buddysystem will also coalesce smaller adjacent pages into larger blocks. The
status of the buddysystem can be view by reading /task/freelist.

Each task which managed by the sigma1 pager requires some specific variables,
which are held in the TaskEntry structure. It is allocated when a new task is
created and the task list enables the pager to function as task server. Each
TaskEntry holds the MappingList of the managed task. It contains a sorted
linked list describing current page mappings. A memory range of the managed
address space is associated with an anonymous memory page of equal size, which
was retrieved from sigma0. When a pagefault occurs on the managed task, the
pager first looks into the current mapping list and sends a corresponding
MapItem if the address is already mapped. Otherwise the pager checks in which
address range the touched address lies. The address space layout can be found
in src/pager/vmemlayout.txt. The fault address determines whether a new
zero-fill page of anonymous memory is allocated and returned, or if the pager
will panic and thus simulate a segmentation fault. Currently a segfault will
stop the whole system. It can easily be changed to kill the faulting task. The
pager's interface contains a brk() call to change the upper limit of the
heap. This only modifies the selection between segfault and free-mem

The pager sigma1 also functions as task server, because it already contains a
full task list of managed address spaces. Therefore the elf-loader needs only
to call CreateTask on the sigma1 pager to make a new address space and initial
thread. When a task wishes to terminate (by calling exit), the task must call
KillMe() on the sigma1 pager, which stops the threads execution and cleans up
the address space. Because sigma1 does not run in the roottask, it must use the
syscall server for the privileged calls to ThreadControl and SpaceControl. The
KillMe() function takes a return code as an argument. This return code is saved
in the TaskEntry and the task's status changes to zombie. A different task can
then call WaitFor() with corresponding parameters to get this return code and
clean up the zombie task. Linux coders will recognize the semantics of wait()
and waitpid().

Many internal structures of the sigma1 pager are visible on the name space
(file system) in the /task directory.

4.2 Elf Loading

The elf loader is used to create a new task from an elf image. The loading
function sdi_elfexec is implemented in the libsdi, so any thread can create a
new task. Contrary to exec()'s semantics the sdl_elfexec does not replace the
currently running task. An elf image can be started from memory or from the
file system.

First the sigma1 pager's function CreateTask is called to create a new empty
address space.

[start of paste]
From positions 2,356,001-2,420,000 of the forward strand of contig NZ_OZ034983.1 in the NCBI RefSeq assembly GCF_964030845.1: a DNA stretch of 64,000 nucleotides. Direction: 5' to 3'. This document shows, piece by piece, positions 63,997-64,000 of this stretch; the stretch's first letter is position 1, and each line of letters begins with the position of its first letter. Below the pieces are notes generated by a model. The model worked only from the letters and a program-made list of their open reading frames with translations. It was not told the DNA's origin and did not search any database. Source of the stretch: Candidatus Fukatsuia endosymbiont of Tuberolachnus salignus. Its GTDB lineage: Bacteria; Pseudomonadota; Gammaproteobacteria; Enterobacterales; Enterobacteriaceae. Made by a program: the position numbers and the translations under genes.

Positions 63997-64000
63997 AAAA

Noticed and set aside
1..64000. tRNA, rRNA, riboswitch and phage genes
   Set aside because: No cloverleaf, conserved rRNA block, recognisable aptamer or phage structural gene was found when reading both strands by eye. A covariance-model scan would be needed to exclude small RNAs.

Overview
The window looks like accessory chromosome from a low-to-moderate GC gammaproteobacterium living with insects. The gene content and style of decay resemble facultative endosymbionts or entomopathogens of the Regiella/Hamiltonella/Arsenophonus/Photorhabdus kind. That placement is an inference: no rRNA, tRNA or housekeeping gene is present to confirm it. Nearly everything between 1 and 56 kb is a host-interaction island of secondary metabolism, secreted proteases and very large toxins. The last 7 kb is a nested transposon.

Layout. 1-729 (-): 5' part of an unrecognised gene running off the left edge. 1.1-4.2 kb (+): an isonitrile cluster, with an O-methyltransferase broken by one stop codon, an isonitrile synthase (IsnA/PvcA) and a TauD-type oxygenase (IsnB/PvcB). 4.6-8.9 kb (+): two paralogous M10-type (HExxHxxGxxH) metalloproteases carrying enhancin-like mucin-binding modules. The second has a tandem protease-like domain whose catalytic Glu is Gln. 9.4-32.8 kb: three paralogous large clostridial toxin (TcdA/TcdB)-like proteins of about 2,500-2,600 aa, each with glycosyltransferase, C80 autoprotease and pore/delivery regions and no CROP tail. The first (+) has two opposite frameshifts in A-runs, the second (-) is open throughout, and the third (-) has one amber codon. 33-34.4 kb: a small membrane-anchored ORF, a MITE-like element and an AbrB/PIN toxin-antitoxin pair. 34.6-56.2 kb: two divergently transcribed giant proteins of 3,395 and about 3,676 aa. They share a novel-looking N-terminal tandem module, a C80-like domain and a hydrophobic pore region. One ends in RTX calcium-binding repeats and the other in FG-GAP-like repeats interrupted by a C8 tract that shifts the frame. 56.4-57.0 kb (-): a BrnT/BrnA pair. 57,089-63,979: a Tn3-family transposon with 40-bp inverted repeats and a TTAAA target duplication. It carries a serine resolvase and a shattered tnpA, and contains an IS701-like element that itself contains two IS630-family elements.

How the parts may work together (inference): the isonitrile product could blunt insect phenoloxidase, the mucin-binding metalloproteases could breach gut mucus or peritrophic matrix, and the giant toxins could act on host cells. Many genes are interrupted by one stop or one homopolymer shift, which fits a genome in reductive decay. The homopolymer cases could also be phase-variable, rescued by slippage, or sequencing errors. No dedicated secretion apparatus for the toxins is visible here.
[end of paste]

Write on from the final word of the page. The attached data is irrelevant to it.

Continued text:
Then code and data from the elf image is loaded into the new addreess space by
creating "shared" mappings. The creating thread calls sigma1's GetSharedPage
function to get an area of memory which will be placed into the new task's
address space at a given position. The call itself returns a MapItem (mapped to
0x90000000) which is then filled with the code/data from the elf
image. FreeSharedPage releases the mapping from the creator's address
space. Using multiple calls and copies the whole elf program image is
transfered into the new address space. The elfexec function completely ignores
rwx protection flags and the pager does not implement them.

After the binary code is in place, the elfexec function constructs the stack of
the new task. On top of the stack it places the environment and command line
parameters in the same way as it is done on Linux. The environment variables
and command line parameters are copied from the sdi_elfexec's parameter
list. In the end the three calling parameters of the new thread's main()
function are "pushed" onto the created stack. The stask is transfered to the
new address space in the same fashion as the binary code using GetSharedPage.

Finally the new task is kick-started by the pager using the StartTask function.

4.3 Heap Management

4.4 Naming System

4.5 Blockdevices

Blockdevices are storage devices which are separated into several blocks. A
block is a fixed size array of bytes, each device can have a different but
constant blocksize. The only operations possible are reading and writing of a
block (identified by its block number).
Blockdevices are the base on which filesystems get implemented. Currently there
is only an implementation of a ramdisk in the roottask which allows
reading/writing to grub modules.
Blockdevices implement the IF_BLOCKDEV interface.

4.6 Filesystems

4.7 Console

4.8 PCI driver, vmware graphics card framebuffer driver


5. Userspace libraries

There are a set of libraries used to support user applications and servers:

5.1 libio

Came with SDI and allows reading/writing to the serial port (where you
typically connect a terminal or terminal emulator application like minicom)

5.2 libsdi

This library contains convenience functions for working with SDI specific
features. It contains functions that loading and starting elf-files, stopping
the kernel in exceptional situations (panic), using the logging server,
resolving namespace paths, as well as inline assembly functions for accessing

5.3 libc

Implements a POSIX subset to allow easy creation and porting of user
applications. It features:

* Heap management
* Assert
* Functions for working with environment variables
* Nearly complete IO support (fopen, fprintf & frineds)
* Some few math functions
* opendir/readdir and limited stat support

Some parts of the libc code (like printf, scanf, most math functions and the
random number generator were copied from dietlibc).

5.4 libstdc++

A very incomplete and not really conformant implementation of the standard C++
library. Featuring a string class, a vector class and an insert only map based
on a redblack tree.

Basically it implements all features used by supertux :)

5.5 png

Straight forward port of the libpng library

5.6 zlib

Straight forward port of the zlib library

5.7 jpeg

Straight forward port of the jpeg library

5.8 SDL

A port of the SDL library (TODO: write more)


6. Contact

... TODO ...